Four organizations -- the Florida Chamber of Commerce, Enterprise Florida, the Council of 100 and TaxWatch -- individually have enjoyed strong leadership and strong relationships with Bush for some time. Now, however, they may be close to working effectively in concert for the first time. (Interestingly, longtime business power Associated Industries is becoming almost an afterthought in terms of influence, but that's a story for another time.)
The four organizations' leaders and staffs are "interactive" and understand their respective roles. They share goals, and they're increasingly confident that they can get the Legislature to act on those goals, says Fred Leonhardt, the Orlando attorney who just finished a stint as chairman of the Florida Chamber's board. "I think this is our moment," he says.
The chamber will have the in-the-trenches role of lobbying the Legislature and identifying and funding pro-business candidates. And the man to watch this year is Leonhardt's successor as chamber chairman, Vern Buchanan, who may be better known nationally than he is around the state. Buchanan, a Michigan native, started American Speedy Printing, a two-store franchise business that he built up to around 700 outlets before selling it in 1989. Four years after moving to Florida in 1990, he got into the auto dealership business. Today, he owns 20 dealerships throughout the Southeast that sell some 25,000 cars a year across 21 franchises. He's smart, he's wealthy and he's a gifted manager who knows how to get the most out of an organization.
Buchanan's Midas touch also extends outside business -- he super-achieved as head of a fund-raising campaign for the Ringling Museum in Sarasota, where he lives. And after nearly running for Senate himself, he pulled in big dollars for Mel Martinez as Martinez's campaign finance chairman. A member of the board of directors of the U.S. Chamber, Buchanan got the national chamber's endorsement for Martinez and raised $1 million from board members in one day.
Buchanan sees the U.S. Chamber as the model for what the statewide chamber and the other business groups can become. Ten years ago, he says, the U.S. Chamber was a "non-entity" in Washington. "Today, they're the 800-pound gorilla. We want to become the 800-pound gorilla in Tallahassee,'' says Buchanan.
Buchanan certainly has the wherewithal to operate in the jungle. During the Republican convention in New York City, he kept his yacht moored at a Manhattan marina. There, he hosted a reception for the chiefs of staff of every Republican senator in Congress -- several senators attended as well -- at which the U.S. Chamber's lobbying staff were featured guests.
Buchanan also has attracted an all-star board of directors for the Florida Chamber that Chamber President Frank Ryll says is the strongest the group has ever had. The roster includes WCI's Al Hoffman; Publix's Barney Barnett; Wachovia's Bob Helms; Landstar's Jeff Crowe, who's the outgoing chairman of the U.S. Chamber's board; and Gulf Power's Susan Story, who for my money is the most impressive CEO in the state. Buchanan, says Leonhardt, "wants the Florida Chamber to ratchet up to the highest level of interaction with the Legislature." And it's clear that the "highest level of interaction" will include more rigorous scorekeeping on legislators' votes on business-related issues -- and linkage with campaign contributions.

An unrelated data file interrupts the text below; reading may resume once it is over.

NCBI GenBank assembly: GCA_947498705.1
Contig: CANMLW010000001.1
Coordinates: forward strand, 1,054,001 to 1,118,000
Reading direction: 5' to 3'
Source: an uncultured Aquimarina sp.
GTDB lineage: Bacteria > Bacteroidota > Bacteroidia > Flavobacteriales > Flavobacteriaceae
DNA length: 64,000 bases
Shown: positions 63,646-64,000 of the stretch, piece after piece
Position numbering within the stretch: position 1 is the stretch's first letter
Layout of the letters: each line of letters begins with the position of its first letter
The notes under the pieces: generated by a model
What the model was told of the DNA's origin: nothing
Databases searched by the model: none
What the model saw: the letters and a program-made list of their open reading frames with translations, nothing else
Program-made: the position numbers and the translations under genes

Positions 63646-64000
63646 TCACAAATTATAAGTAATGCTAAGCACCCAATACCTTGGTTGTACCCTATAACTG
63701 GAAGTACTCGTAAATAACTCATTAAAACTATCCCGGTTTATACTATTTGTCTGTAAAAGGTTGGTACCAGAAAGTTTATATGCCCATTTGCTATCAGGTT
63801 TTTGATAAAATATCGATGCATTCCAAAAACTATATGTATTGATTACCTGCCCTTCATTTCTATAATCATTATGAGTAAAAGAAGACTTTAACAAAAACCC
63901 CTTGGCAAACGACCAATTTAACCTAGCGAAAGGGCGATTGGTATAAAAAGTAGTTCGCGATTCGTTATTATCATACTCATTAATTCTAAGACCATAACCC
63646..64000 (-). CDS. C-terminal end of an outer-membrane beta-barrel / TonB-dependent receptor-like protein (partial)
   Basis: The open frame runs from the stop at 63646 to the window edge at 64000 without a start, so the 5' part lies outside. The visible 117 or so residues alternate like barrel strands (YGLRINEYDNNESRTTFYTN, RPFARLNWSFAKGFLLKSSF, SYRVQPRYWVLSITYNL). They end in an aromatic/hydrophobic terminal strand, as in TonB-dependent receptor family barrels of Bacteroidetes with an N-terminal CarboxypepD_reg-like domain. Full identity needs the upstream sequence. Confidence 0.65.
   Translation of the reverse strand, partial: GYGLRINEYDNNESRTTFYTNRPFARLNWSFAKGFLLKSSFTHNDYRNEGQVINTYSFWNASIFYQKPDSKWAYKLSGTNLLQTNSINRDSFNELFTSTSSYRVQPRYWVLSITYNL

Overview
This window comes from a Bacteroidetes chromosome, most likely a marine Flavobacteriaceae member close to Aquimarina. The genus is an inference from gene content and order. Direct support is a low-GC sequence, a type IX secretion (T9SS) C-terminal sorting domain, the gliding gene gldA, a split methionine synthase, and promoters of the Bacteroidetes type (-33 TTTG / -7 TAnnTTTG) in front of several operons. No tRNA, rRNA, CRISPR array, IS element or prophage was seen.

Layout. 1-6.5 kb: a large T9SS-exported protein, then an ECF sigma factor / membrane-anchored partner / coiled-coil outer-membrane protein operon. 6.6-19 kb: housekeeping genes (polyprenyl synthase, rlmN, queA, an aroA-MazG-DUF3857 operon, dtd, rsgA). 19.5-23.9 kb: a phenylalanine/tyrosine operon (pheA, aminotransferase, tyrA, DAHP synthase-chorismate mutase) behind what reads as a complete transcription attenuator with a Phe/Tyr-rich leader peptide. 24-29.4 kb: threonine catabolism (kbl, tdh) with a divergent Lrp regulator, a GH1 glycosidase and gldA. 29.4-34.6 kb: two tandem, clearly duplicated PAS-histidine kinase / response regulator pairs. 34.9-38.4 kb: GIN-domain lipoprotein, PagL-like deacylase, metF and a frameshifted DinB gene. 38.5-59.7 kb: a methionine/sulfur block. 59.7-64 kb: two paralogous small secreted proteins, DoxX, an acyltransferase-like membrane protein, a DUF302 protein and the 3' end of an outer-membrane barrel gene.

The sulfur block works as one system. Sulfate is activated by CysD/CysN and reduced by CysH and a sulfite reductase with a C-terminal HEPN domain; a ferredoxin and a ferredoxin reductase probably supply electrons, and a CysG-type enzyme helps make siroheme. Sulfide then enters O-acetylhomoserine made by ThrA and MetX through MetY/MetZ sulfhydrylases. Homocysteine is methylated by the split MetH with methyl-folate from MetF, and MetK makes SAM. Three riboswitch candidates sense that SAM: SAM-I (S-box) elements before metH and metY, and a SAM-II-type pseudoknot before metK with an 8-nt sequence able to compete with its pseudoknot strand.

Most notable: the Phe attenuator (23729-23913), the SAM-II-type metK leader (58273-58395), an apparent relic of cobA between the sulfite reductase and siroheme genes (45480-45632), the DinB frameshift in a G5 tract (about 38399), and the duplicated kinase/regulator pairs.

The major pieces of the chamber's legislative agenda: One, tort reform across a broad spectrum of law, from changes in premise liability to restrictions on class-action suits -- in other words, a full-scale assault on plaintiffs attorneys, which will unfold as a multiyear effort. Two, restrictions on the ability to amend the state's constitution. Three, growth management reforms, which will likely include some kind of effort to link the availability of water to development-related decisions. The growth management changes are "not all about pro-development," Buchanan says. "We need balance. We think this is the best place in the country to live, and we want to strike a better balance in terms of pro-growth, pro-environmental issues."
The chamber's agenda also includes planks relating to education, healthcare availability and economic development.
Eight-hundred-pound gorillas are a daunting proposition in a political landscape, particularly for less well-muscled interests that may see themselves as the bananas in the picture. I'm concerned, for example, that business's preoccupation with trial lawyers seems to have reached the level of obsession. Our society is over-lawyered in general, not just over-trial lawyered. And the chamber would probably do itself a favor image-wise if there were some leavening in its mix -- an item or two that bolstered the non-profit sector or philanthropic community, which are going to become increasingly important as the state does less and expects more from local communities. I'd also like to see some emphasis politically on getting business people, or people who understand business, elected to local school boards, which are usually a county's biggest business but are typically run by people whose financial sophistication tends to hover at the bake-sale level.
Tallahassee politics being what they are, the chamber's agenda won't be a slam-dunk. But Buchanan, the chamber and the other business groups are very serious about what they're trying to accomplish. And as it enters 2005, the state may be as close as it ever has been to finding out whether what the chamber thinks is good for business is good for Florida.